(slow scroll to interact)
Local time is indicated by:
The local hour hand on the 12-hours indices for hours
The local minute vertex on the 12-hour indices for minutes
Displayed time: 10:09 (AM)
There are few moments in horological history that evolve the art of timekeeping. The pioneering of the mechanical GMT movement in 1954 was one of them. For the first time, you could be away from home but carry its time with you.
The GMT movement was built on the foundations of Greenwich Meridian Time, conceived in 19th century Britain. But the mechanical GMT movement excludes about 1.6 billion people in 10 countries around the world. These countries have a unifying feature: they are non-standard GMT zones which can only be expressed in 30 or 45 minute offsets to the standard whole-hour GMT zones.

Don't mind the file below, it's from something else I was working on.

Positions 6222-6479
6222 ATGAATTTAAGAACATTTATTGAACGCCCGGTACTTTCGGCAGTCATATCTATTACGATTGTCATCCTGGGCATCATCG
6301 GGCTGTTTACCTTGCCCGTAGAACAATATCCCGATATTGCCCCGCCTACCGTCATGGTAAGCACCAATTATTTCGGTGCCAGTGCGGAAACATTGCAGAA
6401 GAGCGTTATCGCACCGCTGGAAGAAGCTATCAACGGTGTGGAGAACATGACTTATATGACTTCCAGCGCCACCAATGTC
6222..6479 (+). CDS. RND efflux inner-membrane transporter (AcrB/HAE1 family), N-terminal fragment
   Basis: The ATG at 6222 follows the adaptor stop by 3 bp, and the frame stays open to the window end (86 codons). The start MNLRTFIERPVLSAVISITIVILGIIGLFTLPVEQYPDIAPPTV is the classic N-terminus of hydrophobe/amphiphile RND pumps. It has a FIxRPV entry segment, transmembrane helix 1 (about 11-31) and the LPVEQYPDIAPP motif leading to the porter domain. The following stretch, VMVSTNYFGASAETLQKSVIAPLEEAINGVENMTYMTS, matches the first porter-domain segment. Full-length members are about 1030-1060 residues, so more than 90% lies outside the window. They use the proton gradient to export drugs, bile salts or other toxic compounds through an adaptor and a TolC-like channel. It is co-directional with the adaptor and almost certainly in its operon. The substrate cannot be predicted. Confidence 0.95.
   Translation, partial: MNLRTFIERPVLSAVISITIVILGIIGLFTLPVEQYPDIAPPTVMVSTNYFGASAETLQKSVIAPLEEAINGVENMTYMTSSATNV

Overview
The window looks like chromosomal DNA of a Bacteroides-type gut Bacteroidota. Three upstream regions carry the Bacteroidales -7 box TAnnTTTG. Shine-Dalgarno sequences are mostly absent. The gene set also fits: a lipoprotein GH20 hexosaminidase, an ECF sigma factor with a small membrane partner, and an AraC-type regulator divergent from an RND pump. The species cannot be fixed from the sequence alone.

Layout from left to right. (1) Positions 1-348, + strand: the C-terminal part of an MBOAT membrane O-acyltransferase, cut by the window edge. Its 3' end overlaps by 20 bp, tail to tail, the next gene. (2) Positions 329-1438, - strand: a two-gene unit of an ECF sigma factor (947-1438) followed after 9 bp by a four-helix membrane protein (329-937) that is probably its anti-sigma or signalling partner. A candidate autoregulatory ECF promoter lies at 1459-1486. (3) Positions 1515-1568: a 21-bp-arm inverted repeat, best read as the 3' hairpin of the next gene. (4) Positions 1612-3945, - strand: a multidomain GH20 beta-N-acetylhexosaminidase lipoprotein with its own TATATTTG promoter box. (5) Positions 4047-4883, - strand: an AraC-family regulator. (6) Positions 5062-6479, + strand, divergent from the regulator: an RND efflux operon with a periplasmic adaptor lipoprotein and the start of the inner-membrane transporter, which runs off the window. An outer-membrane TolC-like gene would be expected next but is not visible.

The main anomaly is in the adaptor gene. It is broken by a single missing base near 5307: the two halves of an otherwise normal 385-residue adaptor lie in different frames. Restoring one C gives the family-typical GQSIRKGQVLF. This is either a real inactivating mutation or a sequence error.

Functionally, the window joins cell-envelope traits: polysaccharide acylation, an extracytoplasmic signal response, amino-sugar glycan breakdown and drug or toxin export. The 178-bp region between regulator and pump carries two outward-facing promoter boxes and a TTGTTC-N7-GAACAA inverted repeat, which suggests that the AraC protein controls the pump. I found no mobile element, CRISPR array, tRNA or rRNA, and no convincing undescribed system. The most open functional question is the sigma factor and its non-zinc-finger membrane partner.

Indian Standard Time, for example, is GMT+5:30. Australian Central Standard Time would be GMT+9:30. If you were flying to Nepal (GMT+5:45) from Switzerland (GMT+1), you couldn't tell time in both places with your traditional GMT watch. Horology has seen efforts to capture these rogue time zones since 1954, but never as something more than a mechanical afterthought.